I subscribe to several homeschool groups on yahoo and periodically there is a “discussion” on what it means to be a homeschooler. There was one recent discussion I decided not to join for several reasons but the principle one being that I don’t need to be yelled at and called some sort of subversive in email. It has been my experience that any remarks by an individual contrary to establish doctrine results in said individual being tagged a troll or flamer or a creator of “shinies” and told that she isn’t being attacked but just informed of the truth. I keep telling myself that I’m going to unsubscribe but don’t because every once in a great while (and it keeps getting greater) I gleam a nugget of information from the discussion.
Before I go on, I just want to state for the record that I do know the difference between a “homeschooler” and someone who does “public school at home.” That said, I wonder about the nature of the discussion and why it seems such an “either or” proposition.
One of the recent discussions was about how people who homeschool today (or at least ask about homeschooling) aren’t like people who homeschooled in the past. It was while following the conversation that I realized why this discussion will never be settled no matter what either side believes.
It comes down to “everything changes” over time, sometimes for good, sometimes for bad. I see the defenders (and definers) of the meaning of homeschooling like the residents of a small town not too far from some metropolitan area.
For some reason, this small town has been “discovered.” Maybe it started attracting people during it’s hometown fair. Maybe the media finally ran out of human interest stories closer to home and ran something about its residents. Maybe enough people started commuting to jobs in the city and people just found out about it through their co-workers. No matter how it was “discovered,” the town residents now find themselves living with an ever increasing number of new arrivals and things just aren’t the same.
Initially, the presence of the newcomers brought some welcomed changes to the town. Maybe there were now enough kids to form a baseball league or even keep the local school from closing. Maybe it meant enough new subscribers to allow the local paper to publish more frequently. Maybe it meant more money for the local library or made it a little easier to attract new health care professionals to town. For many small towns, the initial influx of new comers is a revitalizing change.
For a while.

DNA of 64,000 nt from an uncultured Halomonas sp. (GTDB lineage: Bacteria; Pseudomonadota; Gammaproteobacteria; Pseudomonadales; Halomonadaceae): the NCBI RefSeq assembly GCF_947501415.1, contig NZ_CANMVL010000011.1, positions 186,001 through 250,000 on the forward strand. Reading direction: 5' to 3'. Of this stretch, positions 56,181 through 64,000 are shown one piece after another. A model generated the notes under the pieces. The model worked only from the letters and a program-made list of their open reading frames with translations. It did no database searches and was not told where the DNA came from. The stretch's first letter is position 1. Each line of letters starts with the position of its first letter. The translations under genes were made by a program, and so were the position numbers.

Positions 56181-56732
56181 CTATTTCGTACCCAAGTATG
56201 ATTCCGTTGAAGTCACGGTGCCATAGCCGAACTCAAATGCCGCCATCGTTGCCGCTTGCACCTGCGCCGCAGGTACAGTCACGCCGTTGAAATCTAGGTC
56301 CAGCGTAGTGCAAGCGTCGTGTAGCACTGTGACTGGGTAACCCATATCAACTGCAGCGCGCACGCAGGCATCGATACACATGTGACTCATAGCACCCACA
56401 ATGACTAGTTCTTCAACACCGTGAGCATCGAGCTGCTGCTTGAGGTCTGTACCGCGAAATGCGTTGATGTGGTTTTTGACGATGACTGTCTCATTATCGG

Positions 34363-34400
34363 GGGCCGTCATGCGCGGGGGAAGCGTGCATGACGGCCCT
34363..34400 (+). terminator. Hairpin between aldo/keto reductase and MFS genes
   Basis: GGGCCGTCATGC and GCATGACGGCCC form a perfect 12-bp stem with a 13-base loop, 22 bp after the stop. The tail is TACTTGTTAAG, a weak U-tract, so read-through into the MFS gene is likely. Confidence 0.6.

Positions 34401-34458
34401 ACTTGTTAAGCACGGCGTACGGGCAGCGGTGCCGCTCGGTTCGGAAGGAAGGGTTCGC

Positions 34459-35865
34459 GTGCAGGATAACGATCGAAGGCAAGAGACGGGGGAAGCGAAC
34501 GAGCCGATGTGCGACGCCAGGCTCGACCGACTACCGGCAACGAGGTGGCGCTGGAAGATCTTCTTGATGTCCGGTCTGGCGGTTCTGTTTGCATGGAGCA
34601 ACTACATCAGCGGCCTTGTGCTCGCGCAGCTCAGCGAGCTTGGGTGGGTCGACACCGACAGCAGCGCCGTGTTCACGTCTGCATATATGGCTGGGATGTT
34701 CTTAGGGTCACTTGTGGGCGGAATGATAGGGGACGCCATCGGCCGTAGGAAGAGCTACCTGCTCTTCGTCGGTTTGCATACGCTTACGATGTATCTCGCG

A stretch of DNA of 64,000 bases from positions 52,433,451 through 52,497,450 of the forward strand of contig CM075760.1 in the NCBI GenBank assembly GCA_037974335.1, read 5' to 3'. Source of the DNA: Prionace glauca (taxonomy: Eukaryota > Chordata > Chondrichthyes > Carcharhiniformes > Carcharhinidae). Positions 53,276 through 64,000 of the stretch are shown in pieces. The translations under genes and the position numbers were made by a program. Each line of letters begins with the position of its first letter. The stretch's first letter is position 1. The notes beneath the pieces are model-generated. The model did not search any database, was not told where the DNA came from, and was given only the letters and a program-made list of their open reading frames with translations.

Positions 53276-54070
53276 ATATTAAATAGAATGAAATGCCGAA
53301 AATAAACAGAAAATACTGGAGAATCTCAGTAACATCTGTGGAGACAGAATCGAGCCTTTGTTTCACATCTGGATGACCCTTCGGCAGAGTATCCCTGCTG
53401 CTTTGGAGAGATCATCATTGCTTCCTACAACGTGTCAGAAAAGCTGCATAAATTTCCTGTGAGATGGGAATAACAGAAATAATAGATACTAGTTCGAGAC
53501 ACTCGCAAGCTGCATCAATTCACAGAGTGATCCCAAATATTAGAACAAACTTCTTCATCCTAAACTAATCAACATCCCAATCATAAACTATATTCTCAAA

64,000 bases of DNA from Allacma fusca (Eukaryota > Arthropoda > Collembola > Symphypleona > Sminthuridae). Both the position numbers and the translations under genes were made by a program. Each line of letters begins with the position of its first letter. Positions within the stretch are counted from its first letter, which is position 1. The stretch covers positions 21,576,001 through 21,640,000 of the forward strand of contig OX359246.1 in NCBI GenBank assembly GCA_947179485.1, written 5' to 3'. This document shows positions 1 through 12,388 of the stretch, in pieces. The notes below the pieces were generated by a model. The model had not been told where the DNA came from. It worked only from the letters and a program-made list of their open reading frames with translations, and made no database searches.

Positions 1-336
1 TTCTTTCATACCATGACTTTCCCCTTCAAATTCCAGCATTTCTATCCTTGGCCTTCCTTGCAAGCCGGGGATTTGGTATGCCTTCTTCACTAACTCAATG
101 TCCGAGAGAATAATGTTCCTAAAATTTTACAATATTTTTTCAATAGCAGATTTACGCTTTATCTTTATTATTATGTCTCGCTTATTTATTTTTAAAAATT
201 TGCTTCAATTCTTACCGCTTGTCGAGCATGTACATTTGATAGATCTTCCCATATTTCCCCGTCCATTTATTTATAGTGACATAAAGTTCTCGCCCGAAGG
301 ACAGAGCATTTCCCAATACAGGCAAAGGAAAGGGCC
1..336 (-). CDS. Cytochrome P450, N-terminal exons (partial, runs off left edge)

And then the old timers find that the newcomers aren’t interested in contributing a turkey dinner to fund the volunteer fire department–they would just rather raise taxes and pay for a full time department. Enough people are interested in the town that some housing developers are starting to build cookie-cutter neighborhoods that could be found in any suburb. And the next thing you know, the town has a referendum on whether or not Walmart should be allowed to build a store downtown.
The old timers wonder why the newcomers want to destroy the very nature of what attracted them to the town in the first place. The newcomers wonder what’s wrong with wanting to buy a house that has modern conveniences.
And so there you are, the town has changed and there’s no going back to the way it was before. The old timers who jump all over the person asking directions to the nearest Starbucks and telling them that Dairy Queen does the town just fine doesn’t help the situation. The newcomers do need to be reminded about the values that attracted them to the town in the first place. But the fact remains the newcomers are there and they get to vote just like everyone else in the next election. So instead of alienating them with a “like us or leave us” attitude, it might be better to try to educate them.
Of course, some people aren’t interested in being educated and some people are still going to want Walmart to open shop in town. Then you will have to gather up as many supporters as possible to keep Walmart from building. Its going to be a whole lot easier to find supporters if you didn’t start off the relationship by calling them idiots.
Obviously, the newcomers are going to differ from the old timers regarding some issues. It’s to be expected since there was something different about the old timers that made them willing to live in the town long before the newcomers came. Therefore, things aren’t going to be the same. And how ever things are going to turn out isn’t going to be determined strictly by the old timers. They may be able to run off some of the more clueless newcomers, but not all of them. So it’s time for all the people in the town to figure out where it’s going rather than just remembering where it’s been.
I see myself definitely as one of the newcomers to homeschooling. I was one of the people who wouldn’t move to the town until I could get high speed internet. I’m also one of the newcomers that is sticking around.
What can I say, I’ve stopped referring new homeschoolers to some of the national lists because I’ve seen them jumped on for asking the wrong question. I don’t need to be spending my time explaining to them what happen when I’ve got plenty to look after locally.
I’m not that egotistical to think that my lack of participation in the national lists or refusal to recommend them to other homeschoolers spells doom for the lists. I’m sure they will continue on fine without me. But when they continue on without a lot of other homeschoolers as well, what becomes of their relevancy to homeschooling in general? Ultimately, I think it would be a loss to all homeschoolers, even those that never heard about the lists.